Mining Accountability


Sweetheart Tax Deals


Open-pit mining accounts for 90 percent of mining operations in Nevada, with the majority of gold extracted by two of the largest transnational mining corporations in the world, Barrick Gold and Newmont Mining. Last year Nevada mining corporations raked in 6.4 billion dollars in profits for their CEOs and shareholders.


Nevada is undoubtably rich in natural resources, ranking fourth in the world in gold production. So why isn’t that wealth reflected in our public schools and social services? Mining’s power and influence over lawmakers means that much of that wealth leaves the state, as the industry pays effective state tax rate of just 1 percent to the general fund. The 1872 Mining Law, which is still in effect today, allows corporations to dig up billions in valuable hard rock minerals from public land without paying the federal royalties charged to other non-renewable resources like oil, gas and coal.


Water, Wildlife and Communities


Hard rock mining also comes with a high environmental cost. The more than 30 gold and silver mines currently in operation throughout state are polluting public and indigenous lands and depleting water resources at an alarming rate. Nevada’s continued dependence on an extractive economy, especially gold mining which is particularly wasteful and unnecessary, must change in order to truly address the climate crisis.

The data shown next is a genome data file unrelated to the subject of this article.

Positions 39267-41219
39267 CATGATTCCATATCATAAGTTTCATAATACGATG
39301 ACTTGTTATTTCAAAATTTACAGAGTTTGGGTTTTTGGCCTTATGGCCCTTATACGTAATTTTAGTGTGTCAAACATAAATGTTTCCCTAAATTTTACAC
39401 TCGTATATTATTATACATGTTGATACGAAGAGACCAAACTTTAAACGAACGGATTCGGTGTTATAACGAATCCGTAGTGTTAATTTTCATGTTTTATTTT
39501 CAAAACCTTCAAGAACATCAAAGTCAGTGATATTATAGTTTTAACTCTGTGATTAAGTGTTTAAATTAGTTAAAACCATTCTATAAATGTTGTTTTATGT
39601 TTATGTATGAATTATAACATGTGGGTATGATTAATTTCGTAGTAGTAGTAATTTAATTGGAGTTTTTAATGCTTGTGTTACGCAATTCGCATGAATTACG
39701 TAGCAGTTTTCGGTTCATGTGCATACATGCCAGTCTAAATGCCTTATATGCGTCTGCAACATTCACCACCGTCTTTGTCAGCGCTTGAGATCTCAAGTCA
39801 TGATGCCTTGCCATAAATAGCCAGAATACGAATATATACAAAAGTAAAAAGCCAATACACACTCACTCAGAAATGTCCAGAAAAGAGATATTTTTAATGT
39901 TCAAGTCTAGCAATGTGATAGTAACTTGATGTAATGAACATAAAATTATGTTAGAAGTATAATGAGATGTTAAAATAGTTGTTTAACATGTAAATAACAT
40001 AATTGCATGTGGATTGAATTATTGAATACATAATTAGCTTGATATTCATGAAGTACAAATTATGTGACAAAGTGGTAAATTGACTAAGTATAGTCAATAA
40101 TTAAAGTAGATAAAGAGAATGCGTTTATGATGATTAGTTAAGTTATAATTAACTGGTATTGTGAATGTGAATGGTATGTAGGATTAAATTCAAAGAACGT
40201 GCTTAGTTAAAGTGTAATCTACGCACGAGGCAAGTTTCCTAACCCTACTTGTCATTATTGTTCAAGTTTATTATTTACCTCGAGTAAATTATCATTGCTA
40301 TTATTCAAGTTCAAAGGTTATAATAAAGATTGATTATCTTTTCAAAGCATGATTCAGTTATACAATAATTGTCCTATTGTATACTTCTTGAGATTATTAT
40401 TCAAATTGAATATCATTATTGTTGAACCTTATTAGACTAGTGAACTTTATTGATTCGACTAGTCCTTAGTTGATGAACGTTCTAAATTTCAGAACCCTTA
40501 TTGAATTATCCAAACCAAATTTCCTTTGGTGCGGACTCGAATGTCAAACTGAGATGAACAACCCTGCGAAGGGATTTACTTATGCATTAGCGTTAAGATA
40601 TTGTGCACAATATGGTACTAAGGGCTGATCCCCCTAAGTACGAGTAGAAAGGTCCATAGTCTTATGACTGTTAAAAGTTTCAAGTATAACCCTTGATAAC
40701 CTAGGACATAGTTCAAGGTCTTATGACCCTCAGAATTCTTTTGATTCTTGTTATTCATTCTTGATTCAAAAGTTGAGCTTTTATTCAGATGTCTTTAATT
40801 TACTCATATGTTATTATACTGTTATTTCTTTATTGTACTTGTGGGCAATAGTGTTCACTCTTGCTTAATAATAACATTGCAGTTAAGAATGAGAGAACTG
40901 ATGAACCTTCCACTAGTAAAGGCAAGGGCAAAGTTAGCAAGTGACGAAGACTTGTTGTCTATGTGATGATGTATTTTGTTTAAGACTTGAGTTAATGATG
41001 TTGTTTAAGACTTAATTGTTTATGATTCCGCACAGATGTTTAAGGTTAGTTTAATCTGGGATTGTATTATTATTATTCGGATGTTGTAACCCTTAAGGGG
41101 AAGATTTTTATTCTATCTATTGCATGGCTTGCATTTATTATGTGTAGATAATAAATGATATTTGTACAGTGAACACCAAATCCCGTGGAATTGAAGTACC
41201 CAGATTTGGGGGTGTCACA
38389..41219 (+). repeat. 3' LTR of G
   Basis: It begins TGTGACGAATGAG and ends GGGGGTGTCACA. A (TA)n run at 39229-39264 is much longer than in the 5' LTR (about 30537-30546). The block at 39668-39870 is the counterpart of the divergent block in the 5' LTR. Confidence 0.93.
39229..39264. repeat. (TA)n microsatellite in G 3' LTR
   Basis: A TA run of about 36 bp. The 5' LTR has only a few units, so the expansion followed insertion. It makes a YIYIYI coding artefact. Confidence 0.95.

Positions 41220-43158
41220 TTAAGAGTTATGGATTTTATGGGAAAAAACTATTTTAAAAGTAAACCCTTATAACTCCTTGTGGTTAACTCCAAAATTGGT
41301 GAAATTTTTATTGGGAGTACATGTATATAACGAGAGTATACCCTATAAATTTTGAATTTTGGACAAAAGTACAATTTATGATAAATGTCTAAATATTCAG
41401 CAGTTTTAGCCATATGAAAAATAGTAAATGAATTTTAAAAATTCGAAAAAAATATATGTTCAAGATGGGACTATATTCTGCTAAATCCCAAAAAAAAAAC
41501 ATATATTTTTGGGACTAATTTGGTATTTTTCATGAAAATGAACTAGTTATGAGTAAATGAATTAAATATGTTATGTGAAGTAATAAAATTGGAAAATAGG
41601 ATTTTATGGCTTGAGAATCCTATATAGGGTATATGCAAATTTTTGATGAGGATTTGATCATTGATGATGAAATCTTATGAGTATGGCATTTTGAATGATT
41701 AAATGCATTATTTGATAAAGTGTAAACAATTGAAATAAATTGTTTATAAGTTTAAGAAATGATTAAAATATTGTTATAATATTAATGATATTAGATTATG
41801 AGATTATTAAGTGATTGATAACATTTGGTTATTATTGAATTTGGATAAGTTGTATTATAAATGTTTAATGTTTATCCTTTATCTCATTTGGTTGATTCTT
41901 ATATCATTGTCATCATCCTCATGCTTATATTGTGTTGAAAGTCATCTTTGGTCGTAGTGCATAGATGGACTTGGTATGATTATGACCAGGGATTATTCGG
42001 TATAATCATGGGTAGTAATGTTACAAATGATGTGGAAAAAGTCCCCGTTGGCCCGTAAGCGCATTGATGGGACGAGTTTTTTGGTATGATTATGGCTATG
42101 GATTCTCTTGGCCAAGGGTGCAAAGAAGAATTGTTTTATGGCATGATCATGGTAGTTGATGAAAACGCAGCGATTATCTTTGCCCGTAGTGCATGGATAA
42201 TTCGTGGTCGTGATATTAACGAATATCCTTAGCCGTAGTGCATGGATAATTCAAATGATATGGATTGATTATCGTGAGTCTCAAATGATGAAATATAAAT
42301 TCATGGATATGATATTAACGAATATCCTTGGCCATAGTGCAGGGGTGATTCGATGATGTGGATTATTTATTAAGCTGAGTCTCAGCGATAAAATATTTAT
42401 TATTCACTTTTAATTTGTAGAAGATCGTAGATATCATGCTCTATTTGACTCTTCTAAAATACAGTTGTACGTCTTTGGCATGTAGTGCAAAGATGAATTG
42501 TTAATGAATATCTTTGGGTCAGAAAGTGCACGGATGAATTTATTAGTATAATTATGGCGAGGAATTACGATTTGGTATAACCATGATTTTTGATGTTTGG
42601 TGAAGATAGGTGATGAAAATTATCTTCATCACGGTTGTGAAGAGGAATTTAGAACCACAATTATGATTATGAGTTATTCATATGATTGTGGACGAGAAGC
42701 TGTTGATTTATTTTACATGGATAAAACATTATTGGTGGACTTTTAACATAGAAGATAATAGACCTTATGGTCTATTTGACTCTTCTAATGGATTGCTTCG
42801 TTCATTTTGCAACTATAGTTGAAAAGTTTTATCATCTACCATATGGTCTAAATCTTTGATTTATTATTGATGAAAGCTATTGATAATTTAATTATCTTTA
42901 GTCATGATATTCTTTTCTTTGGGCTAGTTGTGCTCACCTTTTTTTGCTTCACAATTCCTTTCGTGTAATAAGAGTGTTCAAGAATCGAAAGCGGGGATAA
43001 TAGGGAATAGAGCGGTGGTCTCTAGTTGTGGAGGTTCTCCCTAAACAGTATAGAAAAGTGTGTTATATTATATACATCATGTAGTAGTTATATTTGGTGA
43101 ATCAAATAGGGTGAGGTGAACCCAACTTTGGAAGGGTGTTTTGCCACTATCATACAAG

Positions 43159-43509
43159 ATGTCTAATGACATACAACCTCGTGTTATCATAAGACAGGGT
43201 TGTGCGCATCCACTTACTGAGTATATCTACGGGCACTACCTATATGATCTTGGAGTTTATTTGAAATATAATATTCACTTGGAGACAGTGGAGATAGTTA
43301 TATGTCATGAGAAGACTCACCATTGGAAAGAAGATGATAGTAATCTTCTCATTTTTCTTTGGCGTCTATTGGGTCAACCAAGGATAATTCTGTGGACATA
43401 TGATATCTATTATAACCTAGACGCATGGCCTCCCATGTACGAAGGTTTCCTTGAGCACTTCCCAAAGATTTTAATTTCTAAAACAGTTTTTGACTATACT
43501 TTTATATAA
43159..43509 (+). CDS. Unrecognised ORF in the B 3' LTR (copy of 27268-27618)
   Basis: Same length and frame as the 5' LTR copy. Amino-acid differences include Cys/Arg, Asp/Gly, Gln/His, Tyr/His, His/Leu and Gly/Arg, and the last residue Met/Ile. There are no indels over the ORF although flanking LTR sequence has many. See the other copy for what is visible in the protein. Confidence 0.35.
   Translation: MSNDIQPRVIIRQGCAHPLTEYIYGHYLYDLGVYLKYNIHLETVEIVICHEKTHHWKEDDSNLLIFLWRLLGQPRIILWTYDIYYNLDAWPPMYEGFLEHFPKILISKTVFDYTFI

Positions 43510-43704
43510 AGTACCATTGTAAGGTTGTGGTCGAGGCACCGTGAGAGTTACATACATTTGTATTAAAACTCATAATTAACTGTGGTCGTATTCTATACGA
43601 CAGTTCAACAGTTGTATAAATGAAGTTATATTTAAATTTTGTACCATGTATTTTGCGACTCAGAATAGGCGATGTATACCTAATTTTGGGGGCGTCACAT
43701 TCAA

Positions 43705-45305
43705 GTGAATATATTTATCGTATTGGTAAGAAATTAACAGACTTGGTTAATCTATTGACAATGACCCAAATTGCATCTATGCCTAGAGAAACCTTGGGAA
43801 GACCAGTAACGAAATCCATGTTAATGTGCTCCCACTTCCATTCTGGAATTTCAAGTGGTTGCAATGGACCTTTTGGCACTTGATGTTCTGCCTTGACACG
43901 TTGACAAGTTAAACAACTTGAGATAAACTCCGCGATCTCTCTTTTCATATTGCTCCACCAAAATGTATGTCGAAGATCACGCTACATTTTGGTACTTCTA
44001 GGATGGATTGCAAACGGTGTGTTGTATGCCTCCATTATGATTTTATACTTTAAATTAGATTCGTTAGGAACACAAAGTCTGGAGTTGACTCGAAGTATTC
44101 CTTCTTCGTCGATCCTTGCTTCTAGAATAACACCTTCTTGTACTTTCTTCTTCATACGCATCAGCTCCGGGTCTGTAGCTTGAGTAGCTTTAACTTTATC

According to the Environmental Protection Agency, Nevada ranks fourth in the U.S. for levels of toxic chemicals released in the environment and 97 percent is caused by gold and silver mines. The top five polluters are gold mines owned by Barrick and Newmont. Nevada is also home to nine of the top 10 mercury producing mines in the U.S. As a result, 34 of Nevada rivers, streams and reservoirs are contaminated with toxic levels of mercury – an almost two-fold increase since 2006.


No matter how advanced the technology, no gold mine can operate sustainably or without irreparable consequences. We must ask ourselves: What is more important for future generations: water or gold?


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Related Resources


Some of our allies